The Third Era doesn’t make sense.
I recently completed a review of the Third Era lore page, and added several discrepancies in the Notes section. In addition to all that, the introduction in TES Arena also says the following:
Now, 492 years after Tiber Septim took control and kept the peace, the land of the Arena has a new threat. The Emperor, Uriel Septim VII celebrates his forty-third birthday. But jealous hearts desire the throne and plot his downfall.
Obviously, we know now that the Third Era only lasted 433 years, and that Arena started in 3E 389. So that leaves us with a 103-year discrepancy. Even if we assume that it was dating back to when the Tiber Wars began, not when the Third Era began, we’re left with a gap.
I honestly think someone just ran out of steam when writing A Brief History of the Empire during the development of TESII: Daggerfall. “Seriously, 492 years? Can we trim that down a bit? Cut me a break, here, boss; we’ve got enormous bugs that need fixing.”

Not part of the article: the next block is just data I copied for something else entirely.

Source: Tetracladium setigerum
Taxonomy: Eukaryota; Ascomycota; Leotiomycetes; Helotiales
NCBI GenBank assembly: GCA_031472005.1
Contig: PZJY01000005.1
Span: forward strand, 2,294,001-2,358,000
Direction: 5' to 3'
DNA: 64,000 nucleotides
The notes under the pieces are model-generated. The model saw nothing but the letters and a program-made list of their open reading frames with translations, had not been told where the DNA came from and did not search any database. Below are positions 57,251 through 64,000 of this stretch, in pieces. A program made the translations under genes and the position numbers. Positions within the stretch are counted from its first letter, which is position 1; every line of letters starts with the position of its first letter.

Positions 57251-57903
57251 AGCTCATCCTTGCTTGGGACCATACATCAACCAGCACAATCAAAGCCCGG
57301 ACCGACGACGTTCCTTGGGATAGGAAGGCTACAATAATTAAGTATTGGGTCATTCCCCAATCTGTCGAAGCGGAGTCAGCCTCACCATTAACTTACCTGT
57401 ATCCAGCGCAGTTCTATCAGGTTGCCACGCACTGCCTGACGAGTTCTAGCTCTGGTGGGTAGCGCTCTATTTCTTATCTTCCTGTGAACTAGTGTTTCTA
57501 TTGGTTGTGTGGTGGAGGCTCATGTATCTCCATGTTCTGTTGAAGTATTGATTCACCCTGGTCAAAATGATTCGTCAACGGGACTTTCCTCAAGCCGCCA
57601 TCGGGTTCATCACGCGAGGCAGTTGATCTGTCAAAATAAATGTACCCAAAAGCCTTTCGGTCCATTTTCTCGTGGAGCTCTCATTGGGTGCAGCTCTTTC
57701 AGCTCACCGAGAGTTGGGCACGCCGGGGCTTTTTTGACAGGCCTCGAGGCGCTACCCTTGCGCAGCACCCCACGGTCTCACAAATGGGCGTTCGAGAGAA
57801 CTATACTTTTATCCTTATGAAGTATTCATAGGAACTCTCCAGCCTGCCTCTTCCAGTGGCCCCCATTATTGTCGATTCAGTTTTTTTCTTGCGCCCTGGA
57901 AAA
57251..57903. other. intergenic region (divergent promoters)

Anyways, I started this series because the blog was nascent, but that doesn’t seem to be an issue currently. Other contributors are coming out with some really interesting stuff, which I’m hoping to see more of. And you can’t add a new blog post without calling attention away from the previous one (sorry, thuum, looking forward to the rest of your Civil War series!). So, I’m cutting the Lore Lapses series back to biweekly, maybe monthly if activity stays up.
If anyone’s interested, it’s Sunday morning, and that means Classic Elder Scrolls has just started! Of all the Elder Scrolls podcasts and videos I’ve watched (and trust me, I’ve watched or listened to a ridiculous amount), this and Elder Scrolls Off the Record are the ones I’ve enjoyed the most. A lot of TES video/audio series are focused on informing, which gets old fast, while others are poorly planned out. The QGN team finds a fantastic middle ground, and really gives great coverage on virtually everything TES. Occasional developer interviews, lore, news, gameplay tips, mods, comparisons of the games, etc., etc. Every once in a while I have to shake my head at some lore oversight, but they’re always entertaining, and the product placement is tolerable.